Scientists who grew “brain organoids” from human, gorilla, and chimp cells may have just discovered why human brains grow larger. When they manipulated the previously unknown molecular switch, the primate brain tissue could grow like a human’s. Also, the reverse was possible: By manipulating the switch, a human brain could be made to grow slower, more like the brain of a gorilla or chimpanzee.
Interestingly, the researchers believe the gene switch may account for most of the size differences between human and primate brains.
From the Guardian:
“What we see is a difference in cellular behavior very, very early on that allows the human brain to grow larger,” said Dr. Madeleine Lancaster, a developmental biologist at the Medical Research Council’s Laboratory of Molecular Biology in Cambridge. “We are able to account for almost all of the size difference.”
Lancaster and the scientists used cells leftover from medical tests and operations. First, they converted the cells into stem cells. Then, they grew them in such a way that they became tiny brain organoids. Observing the growth rate, they saw human cells were proliferating more before the process to change into brain cells.
“Human brain organoids are expanded relative to nonhuman apes prior to neurogenesis,” the study states.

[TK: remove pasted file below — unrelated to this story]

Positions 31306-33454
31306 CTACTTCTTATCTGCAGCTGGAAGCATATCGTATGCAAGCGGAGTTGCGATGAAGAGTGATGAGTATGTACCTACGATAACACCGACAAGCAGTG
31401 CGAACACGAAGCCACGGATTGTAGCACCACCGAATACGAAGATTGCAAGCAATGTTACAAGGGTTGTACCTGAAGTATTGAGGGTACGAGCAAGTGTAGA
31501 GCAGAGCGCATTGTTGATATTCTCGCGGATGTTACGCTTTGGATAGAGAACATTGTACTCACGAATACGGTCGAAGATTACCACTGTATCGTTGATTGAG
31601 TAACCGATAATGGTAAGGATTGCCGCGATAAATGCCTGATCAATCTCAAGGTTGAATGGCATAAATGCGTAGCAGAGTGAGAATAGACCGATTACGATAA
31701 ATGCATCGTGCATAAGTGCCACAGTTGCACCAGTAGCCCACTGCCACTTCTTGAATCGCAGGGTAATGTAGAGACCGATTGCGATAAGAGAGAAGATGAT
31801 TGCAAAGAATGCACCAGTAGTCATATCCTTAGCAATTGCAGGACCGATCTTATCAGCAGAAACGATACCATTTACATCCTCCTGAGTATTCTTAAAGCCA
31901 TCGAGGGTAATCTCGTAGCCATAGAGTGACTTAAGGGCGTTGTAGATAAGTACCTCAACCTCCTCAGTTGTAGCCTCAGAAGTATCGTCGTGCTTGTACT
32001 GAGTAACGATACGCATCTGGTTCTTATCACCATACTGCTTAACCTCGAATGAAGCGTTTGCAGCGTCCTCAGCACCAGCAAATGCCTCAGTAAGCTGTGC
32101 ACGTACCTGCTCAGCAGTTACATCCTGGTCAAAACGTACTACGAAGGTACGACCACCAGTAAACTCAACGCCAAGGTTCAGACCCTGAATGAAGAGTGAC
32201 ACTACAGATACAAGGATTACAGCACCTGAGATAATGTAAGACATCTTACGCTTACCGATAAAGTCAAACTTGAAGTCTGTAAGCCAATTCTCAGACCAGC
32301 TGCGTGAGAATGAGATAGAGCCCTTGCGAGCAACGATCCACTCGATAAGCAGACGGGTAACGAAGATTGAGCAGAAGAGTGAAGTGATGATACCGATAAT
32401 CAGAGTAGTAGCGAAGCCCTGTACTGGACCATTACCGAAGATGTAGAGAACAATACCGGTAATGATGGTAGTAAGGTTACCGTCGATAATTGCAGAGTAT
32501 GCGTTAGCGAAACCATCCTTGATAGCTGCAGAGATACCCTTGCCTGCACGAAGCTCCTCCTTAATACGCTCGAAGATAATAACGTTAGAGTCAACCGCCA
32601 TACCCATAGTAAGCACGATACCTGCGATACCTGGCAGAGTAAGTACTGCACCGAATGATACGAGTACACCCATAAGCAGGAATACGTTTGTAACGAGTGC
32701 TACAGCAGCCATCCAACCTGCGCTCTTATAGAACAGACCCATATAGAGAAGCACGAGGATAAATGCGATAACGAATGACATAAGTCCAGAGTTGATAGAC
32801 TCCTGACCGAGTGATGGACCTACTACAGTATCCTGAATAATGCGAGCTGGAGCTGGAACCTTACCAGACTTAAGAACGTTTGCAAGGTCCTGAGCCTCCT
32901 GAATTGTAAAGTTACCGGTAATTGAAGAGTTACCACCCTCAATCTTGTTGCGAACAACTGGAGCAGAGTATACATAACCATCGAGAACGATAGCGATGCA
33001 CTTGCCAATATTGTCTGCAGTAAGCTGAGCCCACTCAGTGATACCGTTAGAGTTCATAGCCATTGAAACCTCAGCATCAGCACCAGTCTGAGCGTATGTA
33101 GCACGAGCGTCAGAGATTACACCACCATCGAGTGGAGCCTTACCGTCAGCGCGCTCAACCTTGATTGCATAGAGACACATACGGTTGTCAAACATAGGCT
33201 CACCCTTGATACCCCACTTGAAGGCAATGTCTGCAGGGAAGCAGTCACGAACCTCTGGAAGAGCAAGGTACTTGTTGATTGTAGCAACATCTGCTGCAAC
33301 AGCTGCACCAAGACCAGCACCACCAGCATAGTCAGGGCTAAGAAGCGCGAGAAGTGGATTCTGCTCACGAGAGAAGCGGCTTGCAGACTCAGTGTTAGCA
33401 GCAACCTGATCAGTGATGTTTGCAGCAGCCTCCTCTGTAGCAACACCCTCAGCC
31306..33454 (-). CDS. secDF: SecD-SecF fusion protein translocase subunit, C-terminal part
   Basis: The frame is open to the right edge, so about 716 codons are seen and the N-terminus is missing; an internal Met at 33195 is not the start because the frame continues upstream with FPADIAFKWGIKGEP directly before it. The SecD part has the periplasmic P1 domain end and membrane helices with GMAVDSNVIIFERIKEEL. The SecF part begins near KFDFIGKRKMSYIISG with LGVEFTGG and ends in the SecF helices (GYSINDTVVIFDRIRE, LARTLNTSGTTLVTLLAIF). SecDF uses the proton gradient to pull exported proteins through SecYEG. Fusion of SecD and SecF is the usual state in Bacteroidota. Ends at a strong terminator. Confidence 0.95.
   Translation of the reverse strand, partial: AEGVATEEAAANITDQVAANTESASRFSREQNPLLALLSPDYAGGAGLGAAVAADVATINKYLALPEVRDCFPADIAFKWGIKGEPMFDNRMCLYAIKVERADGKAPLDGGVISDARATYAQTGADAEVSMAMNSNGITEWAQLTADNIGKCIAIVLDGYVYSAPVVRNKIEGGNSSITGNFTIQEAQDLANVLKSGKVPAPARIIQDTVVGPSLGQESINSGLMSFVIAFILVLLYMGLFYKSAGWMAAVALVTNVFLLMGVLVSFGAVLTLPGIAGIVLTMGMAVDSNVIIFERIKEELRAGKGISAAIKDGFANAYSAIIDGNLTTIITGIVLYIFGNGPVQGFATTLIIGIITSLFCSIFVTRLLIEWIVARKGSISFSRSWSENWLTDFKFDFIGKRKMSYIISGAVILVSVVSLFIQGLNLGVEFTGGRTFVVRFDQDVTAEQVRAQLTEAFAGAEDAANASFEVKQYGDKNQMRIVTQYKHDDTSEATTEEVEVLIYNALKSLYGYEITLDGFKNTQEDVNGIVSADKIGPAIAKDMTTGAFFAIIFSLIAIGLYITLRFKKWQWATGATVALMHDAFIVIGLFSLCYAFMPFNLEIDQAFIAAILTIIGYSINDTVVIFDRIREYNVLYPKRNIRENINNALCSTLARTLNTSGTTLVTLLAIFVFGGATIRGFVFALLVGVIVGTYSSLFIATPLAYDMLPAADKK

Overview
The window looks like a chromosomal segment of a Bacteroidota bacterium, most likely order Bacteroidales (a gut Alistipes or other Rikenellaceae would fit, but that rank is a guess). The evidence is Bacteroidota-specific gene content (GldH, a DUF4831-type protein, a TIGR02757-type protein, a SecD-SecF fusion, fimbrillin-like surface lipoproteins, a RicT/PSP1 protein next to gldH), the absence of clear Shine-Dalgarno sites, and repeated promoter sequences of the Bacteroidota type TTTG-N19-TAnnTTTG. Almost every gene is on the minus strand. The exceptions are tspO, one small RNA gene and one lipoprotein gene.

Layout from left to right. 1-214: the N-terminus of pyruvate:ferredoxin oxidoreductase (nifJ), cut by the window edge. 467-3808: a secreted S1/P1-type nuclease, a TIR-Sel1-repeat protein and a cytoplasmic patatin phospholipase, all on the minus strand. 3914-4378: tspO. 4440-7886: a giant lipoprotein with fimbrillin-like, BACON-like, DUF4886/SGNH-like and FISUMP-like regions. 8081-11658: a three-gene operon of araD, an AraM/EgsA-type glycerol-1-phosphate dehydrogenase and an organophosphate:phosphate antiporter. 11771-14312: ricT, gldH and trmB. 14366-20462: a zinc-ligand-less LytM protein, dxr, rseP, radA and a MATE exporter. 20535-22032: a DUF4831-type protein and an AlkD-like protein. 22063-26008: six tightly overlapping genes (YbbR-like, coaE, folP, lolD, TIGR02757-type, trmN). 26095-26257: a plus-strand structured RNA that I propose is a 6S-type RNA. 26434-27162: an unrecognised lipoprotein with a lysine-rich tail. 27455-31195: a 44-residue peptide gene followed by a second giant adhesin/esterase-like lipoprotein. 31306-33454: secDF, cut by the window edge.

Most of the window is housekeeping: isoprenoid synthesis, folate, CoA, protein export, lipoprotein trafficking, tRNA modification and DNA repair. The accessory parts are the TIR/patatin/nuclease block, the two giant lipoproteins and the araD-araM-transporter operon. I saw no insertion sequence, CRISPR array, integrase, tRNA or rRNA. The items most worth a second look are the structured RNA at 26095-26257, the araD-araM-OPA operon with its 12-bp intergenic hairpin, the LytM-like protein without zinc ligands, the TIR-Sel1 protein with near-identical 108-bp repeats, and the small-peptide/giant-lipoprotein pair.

Early on in the process, human cells replicated far more than the primate cells before switching to become brain cells and neurons. Upon closer examination, the team found the gene switch turned on later in humans. Since the switch is turned on later, more cells are available, which convert into a larger brain.
Evolutionary Brain Regulator?
Dubbed ZEB2, the switch is an “evolutionary regulator,” the study states.
“The researchers went on to identify a gene that is crucial to the process. Known as Zeb2, it switches on later in human tissue, allowing the cells to divide more before they mature. Tests showed that delaying the effects of Zeb2 made gorilla brain tissue grow larger, while turning it on sooner in human brain organoids made them grow more like the ape ones,” wrote Ian Sample for the Guardian.
A Switch That Changes Everything?
Typically, a human brain is about three times as large as a gorilla or chimp brain, though we share 99% of our DNA with our closest relatives, Bonobos, and Chimpanzees. Scientists sequencing the chimp genome discovered how closely our DNA matched in 2005.
“This has prompted researchers to speculate whether the ancestor of humans, chimpanzees, and bonobos looked and acted more like a bonobo, a chimpanzee, or something else—and how all three species have evolved differently since the ancestor of humans split with the common ancestor of bonobos and chimps between 4 million and 7 million years ago in Africa,” wrote Ann Gibbons for Science.
When human ancestors diverged from apes in the distant past, the hominid brain rapidly expanded. Now, it appears the process may have been related to the way the ZEB2 gene is expressed. Apparently, that delayed switch makes all the difference, leading to brains three times as large as our closest relatives.